Welcome to my personal website. My passion is making valuable connections between people and ideas. I’m retained by several organizations to do exactly that and enjoy taking on special projects.
I’m based in the UK at the moment and hope you will be in touch if you think that I can help you in some way or if you think that we could work together. Please have a read about the sort of things I’m up to.
Monday 14th November 2011, 12:03pm
The Queen told me recently that I really must stop name-dropping.
She didn’t really. In fact, she wasn’t even at home when I visited Buckingham Palace.
You’ll have to forgive me, reader, because it’s going to be difficult to get through this post without dropping the odd clanger. Then again, if you can’t do that on your own blog, then where can you?
I was invited, along with a couple of hundred others, to be hosted by HRH Prince Andrew, who was being especially positive about all things technological and entrepreneurial.
Perhaps surprisingly, Her Majesty’s household served up some rather tasty white wine from, wait for it, Waitrose, and we were treated to those funny little baguette-shaped crisps in small bowls.
Writing about the event afterwards, the Financial Times mentioned my attendance, describing me as a Professional Networker. My parents will be so proud.
One confession from the evening is that I wished I’d brought my Speed-Networking whistle. I know, I know. I’m beginning to sound like Keith Harris with Orville. To the man with a hammer, everything looks like a nail. And to the bloke with a whistle, everything looks like a potential speednetworking event. I just long to get people mixed up a bit. Yes, I had some lovely conversations, including one with David Willetts, who took rather a shine to Tenner. Wouldn’t it be fun though, in one of the best known palaces in the world, playing the grown-up equivalent of musical chairs? I think that the Duke of York would have loved it.
Regular readers will know that I have a slightly mad idea for the Monarchy up my sleeve anyway. I want to hoist a Batman-Signal onto the top of Buckingham Palace to summon MBEs, OBEs and others in times of national crisis. More practically, I’d run a networking session at Honours events, after the cup of tea and cake, where guests would be introduced to each other, and welcomed into a new network. These networks would be encouraged to meet locally on a regular basis, socially and to make a difference. Aside from the Batman Signal, I don’t think it’s so crazy.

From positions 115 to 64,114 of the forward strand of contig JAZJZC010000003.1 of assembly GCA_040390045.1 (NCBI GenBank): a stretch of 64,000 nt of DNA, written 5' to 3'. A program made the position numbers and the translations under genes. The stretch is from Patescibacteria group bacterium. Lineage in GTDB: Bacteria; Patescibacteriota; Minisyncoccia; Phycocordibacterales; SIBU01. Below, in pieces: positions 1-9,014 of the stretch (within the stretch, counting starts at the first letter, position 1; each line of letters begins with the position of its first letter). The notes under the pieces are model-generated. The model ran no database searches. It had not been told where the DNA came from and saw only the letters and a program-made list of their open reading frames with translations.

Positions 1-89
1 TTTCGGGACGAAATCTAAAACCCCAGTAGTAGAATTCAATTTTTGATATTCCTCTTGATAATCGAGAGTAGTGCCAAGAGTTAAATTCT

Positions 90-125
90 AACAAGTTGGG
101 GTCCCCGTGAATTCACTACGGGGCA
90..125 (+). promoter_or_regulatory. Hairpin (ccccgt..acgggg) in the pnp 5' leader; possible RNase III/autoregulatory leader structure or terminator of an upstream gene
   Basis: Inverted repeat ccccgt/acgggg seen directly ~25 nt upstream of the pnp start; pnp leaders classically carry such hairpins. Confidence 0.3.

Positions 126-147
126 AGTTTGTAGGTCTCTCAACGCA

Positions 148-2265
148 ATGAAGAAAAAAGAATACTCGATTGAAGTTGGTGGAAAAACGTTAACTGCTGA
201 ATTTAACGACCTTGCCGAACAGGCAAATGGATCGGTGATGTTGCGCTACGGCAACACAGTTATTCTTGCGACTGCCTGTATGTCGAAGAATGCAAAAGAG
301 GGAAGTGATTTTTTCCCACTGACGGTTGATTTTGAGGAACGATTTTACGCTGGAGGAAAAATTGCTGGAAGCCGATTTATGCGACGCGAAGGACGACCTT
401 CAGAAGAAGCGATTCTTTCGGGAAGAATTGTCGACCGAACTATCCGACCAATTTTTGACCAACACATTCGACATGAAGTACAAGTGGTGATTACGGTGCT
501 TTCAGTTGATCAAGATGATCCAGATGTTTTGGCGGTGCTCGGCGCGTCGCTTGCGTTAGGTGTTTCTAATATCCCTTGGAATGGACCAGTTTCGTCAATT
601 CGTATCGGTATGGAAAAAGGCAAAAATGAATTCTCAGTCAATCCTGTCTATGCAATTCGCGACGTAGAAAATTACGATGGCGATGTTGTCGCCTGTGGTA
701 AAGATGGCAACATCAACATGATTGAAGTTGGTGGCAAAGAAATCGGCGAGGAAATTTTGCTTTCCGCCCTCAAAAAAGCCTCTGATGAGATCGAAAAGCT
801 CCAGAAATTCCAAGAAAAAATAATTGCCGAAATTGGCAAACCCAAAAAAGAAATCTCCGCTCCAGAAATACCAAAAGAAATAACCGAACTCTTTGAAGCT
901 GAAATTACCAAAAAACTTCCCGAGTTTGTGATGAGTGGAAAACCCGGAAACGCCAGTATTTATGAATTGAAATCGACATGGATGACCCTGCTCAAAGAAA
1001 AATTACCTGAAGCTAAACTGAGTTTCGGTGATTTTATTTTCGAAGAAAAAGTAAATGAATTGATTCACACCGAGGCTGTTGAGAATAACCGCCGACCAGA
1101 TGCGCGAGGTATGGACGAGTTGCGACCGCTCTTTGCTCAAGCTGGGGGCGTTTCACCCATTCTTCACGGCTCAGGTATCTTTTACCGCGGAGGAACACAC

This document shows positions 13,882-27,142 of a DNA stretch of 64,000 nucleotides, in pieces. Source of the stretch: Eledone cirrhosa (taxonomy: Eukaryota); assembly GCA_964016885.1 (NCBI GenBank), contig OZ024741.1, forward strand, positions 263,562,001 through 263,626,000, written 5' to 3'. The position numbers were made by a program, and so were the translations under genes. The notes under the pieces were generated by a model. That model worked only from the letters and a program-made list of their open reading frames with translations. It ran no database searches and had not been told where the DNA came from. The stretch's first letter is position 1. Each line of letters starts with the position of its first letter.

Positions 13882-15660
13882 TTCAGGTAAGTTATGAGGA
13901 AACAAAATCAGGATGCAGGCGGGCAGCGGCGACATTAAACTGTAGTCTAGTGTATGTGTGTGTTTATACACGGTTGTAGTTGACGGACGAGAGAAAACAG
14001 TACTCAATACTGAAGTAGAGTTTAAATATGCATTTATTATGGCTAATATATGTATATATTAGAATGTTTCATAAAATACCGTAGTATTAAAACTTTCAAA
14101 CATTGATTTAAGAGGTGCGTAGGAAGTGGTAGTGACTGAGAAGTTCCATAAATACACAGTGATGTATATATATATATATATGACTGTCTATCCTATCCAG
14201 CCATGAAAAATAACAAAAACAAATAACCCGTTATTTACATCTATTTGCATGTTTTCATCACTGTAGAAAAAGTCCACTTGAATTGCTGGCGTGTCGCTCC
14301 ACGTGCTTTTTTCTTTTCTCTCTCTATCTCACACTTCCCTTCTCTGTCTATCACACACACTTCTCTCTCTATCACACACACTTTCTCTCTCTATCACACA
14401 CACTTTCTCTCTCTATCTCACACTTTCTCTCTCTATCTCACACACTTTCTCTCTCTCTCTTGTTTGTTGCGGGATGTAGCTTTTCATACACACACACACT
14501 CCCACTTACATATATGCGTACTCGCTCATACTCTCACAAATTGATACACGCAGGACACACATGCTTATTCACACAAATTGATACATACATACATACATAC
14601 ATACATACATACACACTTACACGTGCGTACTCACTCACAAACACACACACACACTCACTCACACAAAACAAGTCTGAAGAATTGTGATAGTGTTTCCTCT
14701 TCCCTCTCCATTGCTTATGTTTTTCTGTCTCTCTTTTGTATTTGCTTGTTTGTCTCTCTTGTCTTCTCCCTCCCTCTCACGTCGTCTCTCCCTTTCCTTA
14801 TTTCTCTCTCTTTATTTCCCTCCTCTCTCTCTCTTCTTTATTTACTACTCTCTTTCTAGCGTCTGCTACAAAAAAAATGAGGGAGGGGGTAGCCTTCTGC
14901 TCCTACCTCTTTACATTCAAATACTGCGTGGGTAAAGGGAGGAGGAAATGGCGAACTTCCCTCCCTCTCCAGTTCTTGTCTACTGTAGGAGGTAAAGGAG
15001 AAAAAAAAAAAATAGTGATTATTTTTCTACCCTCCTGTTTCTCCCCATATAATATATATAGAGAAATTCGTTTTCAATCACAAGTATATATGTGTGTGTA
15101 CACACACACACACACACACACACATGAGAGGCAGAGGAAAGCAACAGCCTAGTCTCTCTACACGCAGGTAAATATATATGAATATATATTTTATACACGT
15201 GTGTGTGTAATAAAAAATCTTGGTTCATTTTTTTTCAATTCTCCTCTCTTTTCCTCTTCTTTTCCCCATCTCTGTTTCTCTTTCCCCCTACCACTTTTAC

My whistle-finger began to twitch again last week. Standing in the London Transport Museum, I’d been invited to celebrate the Evening Standard’s One Thousand Most Influential Londoners. Before you ask, yes, that was another clanger and no, I was not listed between six and eight thousand.
Technically, the party lasted from seven until nine in the evening, so by just gone nine o’clock I thought it was probably time to go. Weaving his way across the Covent Garden Piazza was a slightly dishevelled latecomer to the party. As he began attaching his bike to the museum’s railings, I greeted the Mayor of London with a wave, as he disappeared into the embers of the evening.
Yes, gazing round that mega-party (and it was a great bash), I did yearn to get them mixing more vigorously with each other. They would probably have hated it, wouldn’t they? Do you think that in centuries gone by, the people of Florence or Athens were better connected than we are today? By better connected, I don’t mean Blackberried-Up. I mean the tailor with the poet, the astronomer with the architect. I sometimes worry that they may have been.
The Standard splits its list into sections (I’m in Digital – stop sniggering at the back), however (in the words of editor Geordie Greig), lots of people defy being pigeon- holed. I want to live in a city where the actress knows the bishop. I bet she does (if you know what I mean). But I’d like to see more of it.
A final Royal encounter last week at the annual awards for the Prince of Wales’s Youth Business International. In a time of financial doom and gloom and endless negative publicity for young people, these were more breath of fresh air than cloud of smog. Like the Shell LIVEwire award earlier in the week, they rang out a positive signal and cheered all of the guests up no end.
Arriving in my newly-hired black tie (always read the invitation), I was handed my smart name badge. It was a little bit like being a third-rate Mr Benn;
Oli Barrett. Blogger.
In some ways, it’s not as bad as “Professional Networker”. Is it?
At least it beats being Pigeon-Holed.